Davis, California. To those not in the loop, it doesn’t sound like a place where great rock’n’roll takes place on a regular basis. Those of us who are paying attention, though, know that it is home to one of the greatest college radio stations in the country, KDVS, and, because of this, has a solid network of underground venues at which bands local and traveling can rock the fuck out. Davis’s proximity to Sacramento and San Francisco also make it a fantastic place for touring bands to stop, get in an extra show, and cut down on the lengthy travel distances that plague the West coast. Being from Reno, it’s a mere two hour and fifteen minute drive to get to Davis, so when Attila the Hons and I, two wild-eyed Mayyors fans in our own right, heard about the shows, there was no question that we would attend both and have our collective mind blown to smithereens.
Sic Alps, unfortunately, had to cancel due to the broken appendage of one of its members, and we arrived just as Vampire Hands, their shirts sucked tight to their skin in sweat, was trucking their gear out of the house. It was an ominous sight. These dudes were drenched like they’d just been thrown fully clothed into a swimming pool. There weren’t little sweat pods at the arm pits of their shirts—their shirts were sweat pods, and so were the pants, socks, and, presumably, underpants. One guy was so wet he had to wring out his Chuck Taylors. How hot was it, exactly, in the living room where the bands were playing? We found out when New Thrill Parade took the living room floor. Outside it was in the 80s, but when seventy plus people try to jam themselves into a space made to hold seven or eight comfortably, the BTUs skyrocket and the temperature goes through the roof. Attila and I stood in the front room peering over heads and around posts to witness NTP’s shenanigans. There were at least seven people in the band and they looked like a bunch of road weary gypsies. The saxophonist wore an unsightly monkey mask through which she played her instrument, and I’m hoping that’s the reason for the awful sound that emanated from her horn. It was distractingly terrible, which isn’t to say that the rest of the band was killing it and this gal was bringing them down. On the whole, NTP was simply not my cup of joe—too much instrumental jackassery, songs that weren’t remotely catchy or memorable, “stage” antics that were self-consciously avant-tard (monkey girl stopped to shave one band member’s mustache at one point, while another masked band member lay on the floor screaming into a mic for the entirety of the set), and a general world music feel to their tunes. Granted, it was bizarre, creepy world music, but world music nonetheless; and by this I simply could not abide.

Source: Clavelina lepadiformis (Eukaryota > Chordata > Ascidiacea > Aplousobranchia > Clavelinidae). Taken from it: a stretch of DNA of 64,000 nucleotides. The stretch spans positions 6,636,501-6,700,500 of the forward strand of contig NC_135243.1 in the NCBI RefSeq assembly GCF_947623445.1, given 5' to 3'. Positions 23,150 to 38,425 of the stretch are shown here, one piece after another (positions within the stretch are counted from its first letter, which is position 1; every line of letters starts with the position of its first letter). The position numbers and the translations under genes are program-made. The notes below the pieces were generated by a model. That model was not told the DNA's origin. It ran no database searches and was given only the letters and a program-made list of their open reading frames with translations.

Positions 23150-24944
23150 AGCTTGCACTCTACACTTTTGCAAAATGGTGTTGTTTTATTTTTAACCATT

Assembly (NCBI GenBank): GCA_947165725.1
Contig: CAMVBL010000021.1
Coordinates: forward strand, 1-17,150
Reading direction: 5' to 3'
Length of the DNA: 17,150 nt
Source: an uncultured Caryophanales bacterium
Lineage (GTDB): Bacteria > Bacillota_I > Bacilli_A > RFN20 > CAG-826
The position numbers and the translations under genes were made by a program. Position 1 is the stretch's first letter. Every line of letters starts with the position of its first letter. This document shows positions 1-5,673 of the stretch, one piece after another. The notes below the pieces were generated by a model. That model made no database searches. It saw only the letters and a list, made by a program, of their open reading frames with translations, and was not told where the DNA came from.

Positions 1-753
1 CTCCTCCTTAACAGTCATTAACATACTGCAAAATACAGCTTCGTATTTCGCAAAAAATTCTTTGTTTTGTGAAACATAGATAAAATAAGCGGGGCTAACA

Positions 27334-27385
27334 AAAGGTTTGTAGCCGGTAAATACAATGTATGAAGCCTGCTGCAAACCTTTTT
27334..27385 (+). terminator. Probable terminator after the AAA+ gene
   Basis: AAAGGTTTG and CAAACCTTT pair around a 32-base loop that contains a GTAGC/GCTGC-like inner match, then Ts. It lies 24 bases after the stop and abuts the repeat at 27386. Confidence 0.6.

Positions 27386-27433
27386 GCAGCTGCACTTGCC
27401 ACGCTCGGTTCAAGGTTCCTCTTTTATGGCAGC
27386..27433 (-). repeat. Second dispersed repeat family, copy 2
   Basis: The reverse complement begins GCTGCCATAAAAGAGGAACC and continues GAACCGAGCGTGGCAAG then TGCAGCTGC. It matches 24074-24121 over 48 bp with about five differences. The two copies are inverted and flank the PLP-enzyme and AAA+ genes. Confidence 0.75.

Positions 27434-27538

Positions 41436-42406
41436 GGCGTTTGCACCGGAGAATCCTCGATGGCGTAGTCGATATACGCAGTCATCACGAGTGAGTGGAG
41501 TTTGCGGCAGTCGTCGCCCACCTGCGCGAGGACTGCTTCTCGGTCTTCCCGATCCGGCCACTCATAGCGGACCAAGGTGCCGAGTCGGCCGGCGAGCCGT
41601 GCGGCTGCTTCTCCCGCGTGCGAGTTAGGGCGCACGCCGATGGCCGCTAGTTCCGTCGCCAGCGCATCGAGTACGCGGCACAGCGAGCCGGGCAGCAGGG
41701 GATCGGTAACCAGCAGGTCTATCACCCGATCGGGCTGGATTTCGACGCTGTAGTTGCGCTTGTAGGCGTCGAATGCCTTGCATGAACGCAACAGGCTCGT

We waited outside in the relatively cool air for about twenty minutes while France’s Crash Normal got their shit together and set up their gear, then headed inside at a time when we thought their set would be getting under way. They were traveling and playing as a duo, so there was much work to be done getting the prerecorded drum tracks hooked up to the PA. The guitar player, Vincent, a tall, thin, whip of a rock’n’roller, scanned the crowd while he plugged in and tested his equipment. Charm oozed from his every pore as his eyes jumped from face to face. When he got to my side of the room, he fixed his gaze on one face in particular—mine. I looked to my left. I looked to my right. I looked back at him and he was still staring at me, a penetrating, come hither look burning into my soul and scalding it with lust. I was alarmed, disconcerted, and bizarrely flattered, but didn’t dare return it with an “are you smiling at me, you dashing, slim motherfucker” look. Blood nearly flooded my cheeks with demure embarrassment when I noticed the attractive, fit young lady standing in front of me. It all made sense in that moment. The Frenchman wasn’t gay; he was beckoning the lithe figure in front of me with his animal magnetism.